Good Food contributing editor Joanna is an award-winning journalist who has written about food for 25 years. She is also a regular contributor to BBC Radio 4.
The last year brought home to me just how much I value the precious physical experience of dining in restaurants with other people. Happily, as I write this, it looks as if restaurants in most areas of the UK will be serving customers inside by the time you read it.
As a seasoned restaurant reviewer, eating out has always been a big part of my life, but I hadn’t realised just how much it mattered to me until I wasn’t allowed to do it. I’m clearly not alone. As restaurants plan their great re-opening they are being inundated with online bookings. In Cornwall, Rick Stein’s Seafood Restaurant took 30,000 advance bookings, and while you could guess that the beautiful South-West would be gearing up to welcome holiday-deprived visitors, restaurant bookings are also hot tickets up and down the land. One Manchester restaurant, 20 Stories, received over 5,200 bookings for tables on its terrace within the first 48 hours of opening its reservations line, and in London, Richard Corrigan’s Bentley’s Oyster Bar & Grill had 500 eager customers on its waiting list for the first week of opening.
‘I think customers will have a greater appreciation of restaurants,’ says restaurateur Jeremy King, who, along with his partner Chris Corbin, runs several of London’s most famous restaurants. I’m sure he’s right. The French gastronome Jean Anthelme Brillat-Savarin wrote about the critical importance of restaurants when he observed: ‘Cooking is one of the oldest arts, and one which has rendered us the most important service in civic life.’ His point is still highly relevant. The experience of eating out in a convivial setting isn’t just about having food that’s a change from what we’d cook at home, it’s appreciating the pleasures of a well-set table, the clink of cutlery and glass, the buzz and sense of occasion, the theatre of it all. Restaurants are a vital component of our economy.
The hospitality industry in the UK employs 3.2 million people and accounts for 6% of GDP. It’s a key employer of younger people, everything from students serving tables to pay their way through university to the mainly youthful front-of-house teams who are willing to work late nights, and the kitchen brigades who need the stamina for long hours at the stove.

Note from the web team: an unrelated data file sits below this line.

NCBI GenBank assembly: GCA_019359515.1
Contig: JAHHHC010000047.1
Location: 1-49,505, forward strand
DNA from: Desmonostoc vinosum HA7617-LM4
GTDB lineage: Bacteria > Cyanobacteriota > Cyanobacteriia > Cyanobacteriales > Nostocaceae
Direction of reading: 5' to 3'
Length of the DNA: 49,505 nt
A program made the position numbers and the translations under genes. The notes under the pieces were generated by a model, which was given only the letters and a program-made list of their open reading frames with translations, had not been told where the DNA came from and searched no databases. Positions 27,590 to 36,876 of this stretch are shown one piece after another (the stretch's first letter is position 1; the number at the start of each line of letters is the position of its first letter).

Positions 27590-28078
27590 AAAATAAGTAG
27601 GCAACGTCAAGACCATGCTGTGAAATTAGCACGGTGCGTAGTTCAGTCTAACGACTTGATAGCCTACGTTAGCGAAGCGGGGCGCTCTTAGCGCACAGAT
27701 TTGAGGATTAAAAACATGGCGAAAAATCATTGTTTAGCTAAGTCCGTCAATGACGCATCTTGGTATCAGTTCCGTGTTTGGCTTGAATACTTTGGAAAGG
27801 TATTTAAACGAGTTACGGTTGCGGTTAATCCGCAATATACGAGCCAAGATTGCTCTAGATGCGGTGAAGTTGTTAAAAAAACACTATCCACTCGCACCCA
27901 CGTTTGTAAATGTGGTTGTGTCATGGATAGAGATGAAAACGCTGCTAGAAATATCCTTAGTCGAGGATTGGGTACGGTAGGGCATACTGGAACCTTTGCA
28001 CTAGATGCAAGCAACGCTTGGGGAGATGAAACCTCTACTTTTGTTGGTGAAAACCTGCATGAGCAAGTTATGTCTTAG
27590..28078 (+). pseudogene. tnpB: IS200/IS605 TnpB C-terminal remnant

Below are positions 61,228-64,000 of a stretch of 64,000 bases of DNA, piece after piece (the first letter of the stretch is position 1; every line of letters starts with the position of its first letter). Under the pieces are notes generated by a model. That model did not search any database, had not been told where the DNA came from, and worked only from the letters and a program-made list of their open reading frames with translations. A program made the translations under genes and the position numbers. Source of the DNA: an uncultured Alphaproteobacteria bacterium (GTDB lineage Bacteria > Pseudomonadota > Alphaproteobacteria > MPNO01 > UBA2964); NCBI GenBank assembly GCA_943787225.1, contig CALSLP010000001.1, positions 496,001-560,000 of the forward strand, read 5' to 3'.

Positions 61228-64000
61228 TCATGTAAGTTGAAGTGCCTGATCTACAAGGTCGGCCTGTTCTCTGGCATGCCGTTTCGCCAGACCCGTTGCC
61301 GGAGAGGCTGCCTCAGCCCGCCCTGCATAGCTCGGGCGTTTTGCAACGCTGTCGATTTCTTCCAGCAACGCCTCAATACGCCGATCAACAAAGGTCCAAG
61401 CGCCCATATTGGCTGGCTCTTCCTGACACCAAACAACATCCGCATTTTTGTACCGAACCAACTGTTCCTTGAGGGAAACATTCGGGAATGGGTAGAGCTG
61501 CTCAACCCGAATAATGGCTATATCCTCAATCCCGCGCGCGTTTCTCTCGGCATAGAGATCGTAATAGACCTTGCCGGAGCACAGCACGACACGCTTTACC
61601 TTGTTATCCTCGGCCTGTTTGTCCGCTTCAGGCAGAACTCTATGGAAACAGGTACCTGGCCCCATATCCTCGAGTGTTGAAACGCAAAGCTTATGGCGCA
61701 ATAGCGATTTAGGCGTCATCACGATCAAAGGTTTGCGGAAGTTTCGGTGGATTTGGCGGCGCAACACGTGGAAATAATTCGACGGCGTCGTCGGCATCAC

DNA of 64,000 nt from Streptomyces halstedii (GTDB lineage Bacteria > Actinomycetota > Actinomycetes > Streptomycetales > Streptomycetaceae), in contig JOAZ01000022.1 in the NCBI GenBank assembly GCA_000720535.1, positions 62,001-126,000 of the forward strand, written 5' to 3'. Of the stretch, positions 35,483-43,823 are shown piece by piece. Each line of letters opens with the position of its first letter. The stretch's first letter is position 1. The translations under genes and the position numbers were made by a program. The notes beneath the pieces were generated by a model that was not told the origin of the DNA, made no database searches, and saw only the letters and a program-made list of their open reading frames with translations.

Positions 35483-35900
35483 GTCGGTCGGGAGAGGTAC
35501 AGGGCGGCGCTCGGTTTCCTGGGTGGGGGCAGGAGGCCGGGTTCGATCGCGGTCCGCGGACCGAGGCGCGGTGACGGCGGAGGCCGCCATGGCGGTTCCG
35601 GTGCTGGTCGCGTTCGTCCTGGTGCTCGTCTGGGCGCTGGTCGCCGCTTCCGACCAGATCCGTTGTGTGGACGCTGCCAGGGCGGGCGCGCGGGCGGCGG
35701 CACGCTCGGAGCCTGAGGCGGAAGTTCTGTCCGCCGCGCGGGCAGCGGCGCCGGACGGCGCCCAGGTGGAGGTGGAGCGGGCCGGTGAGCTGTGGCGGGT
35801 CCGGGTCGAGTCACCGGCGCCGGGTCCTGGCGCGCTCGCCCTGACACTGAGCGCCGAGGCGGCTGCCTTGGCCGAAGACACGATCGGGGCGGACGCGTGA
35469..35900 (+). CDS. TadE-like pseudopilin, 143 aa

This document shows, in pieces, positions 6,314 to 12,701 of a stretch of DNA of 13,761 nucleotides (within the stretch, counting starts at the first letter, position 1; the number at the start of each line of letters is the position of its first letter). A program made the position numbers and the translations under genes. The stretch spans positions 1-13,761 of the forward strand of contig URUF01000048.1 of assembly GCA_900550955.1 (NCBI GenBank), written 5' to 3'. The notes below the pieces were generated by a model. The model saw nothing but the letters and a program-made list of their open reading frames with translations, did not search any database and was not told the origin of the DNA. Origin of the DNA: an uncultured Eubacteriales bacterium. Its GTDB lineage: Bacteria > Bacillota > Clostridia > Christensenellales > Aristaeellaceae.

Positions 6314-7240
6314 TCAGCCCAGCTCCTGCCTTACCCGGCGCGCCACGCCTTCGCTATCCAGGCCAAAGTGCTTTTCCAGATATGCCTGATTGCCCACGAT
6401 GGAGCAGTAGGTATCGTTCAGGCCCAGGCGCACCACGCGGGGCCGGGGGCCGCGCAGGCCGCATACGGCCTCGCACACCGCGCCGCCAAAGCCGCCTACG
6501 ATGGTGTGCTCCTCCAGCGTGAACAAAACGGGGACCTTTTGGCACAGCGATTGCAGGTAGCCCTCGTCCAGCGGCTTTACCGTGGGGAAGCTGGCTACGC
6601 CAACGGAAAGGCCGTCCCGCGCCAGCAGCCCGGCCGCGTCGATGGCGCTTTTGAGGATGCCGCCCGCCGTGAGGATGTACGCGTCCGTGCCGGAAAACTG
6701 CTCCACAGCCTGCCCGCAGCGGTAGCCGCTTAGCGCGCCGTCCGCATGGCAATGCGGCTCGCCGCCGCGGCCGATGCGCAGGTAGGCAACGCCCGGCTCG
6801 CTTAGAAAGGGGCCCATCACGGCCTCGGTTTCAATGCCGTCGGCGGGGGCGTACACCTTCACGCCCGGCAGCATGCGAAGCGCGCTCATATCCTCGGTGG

Indirectly, restaurants generate even more jobs because they sustain a wider web of suppliers and services that rely heavily on their existence – everything from the florist to the fisherman. Without restaurants, many other small businesses would disappear.
In bricks and mortar terms, restaurants prop up our high-street parades, small towns and villages. The vitality and feeling of purposeful activity they generate breathes life into areas that would otherwise feel eerie and dead.
We’re all grateful, of course, that some restaurants managed to stay open through lockdown by offering an ‘at home’ service. One restaurant in Glasgow even trialled the UK’s first drone delivery service to get food to customers faster. But, for me, takeaways are a poor second-best. The food is never warm enough for one thing, and going out is a big part of why restaurants appeal.
Once restaurants reopen, having their food brought to our door will become less of an option. Jeremy King, for instance, says that he doesn’t expect to continue this service when he starts welcoming indoor diners. ‘Space is limited in The Delaunay kitchen, and we need to concentrate on being restaurateurs.’ Amen to that.
I won’t weep when home delivery services are reduced. But eating out in a restaurant alongside other people? I’m chomping at the bit.
Read more articles by Joanna Blythman
Out of the crisis came creativity
Why our food choices have become boring
Every high street needs a refill shop
Banning eating on public transport is misguided
For health’s sake, please eat when you drink
This article was published on May 2021.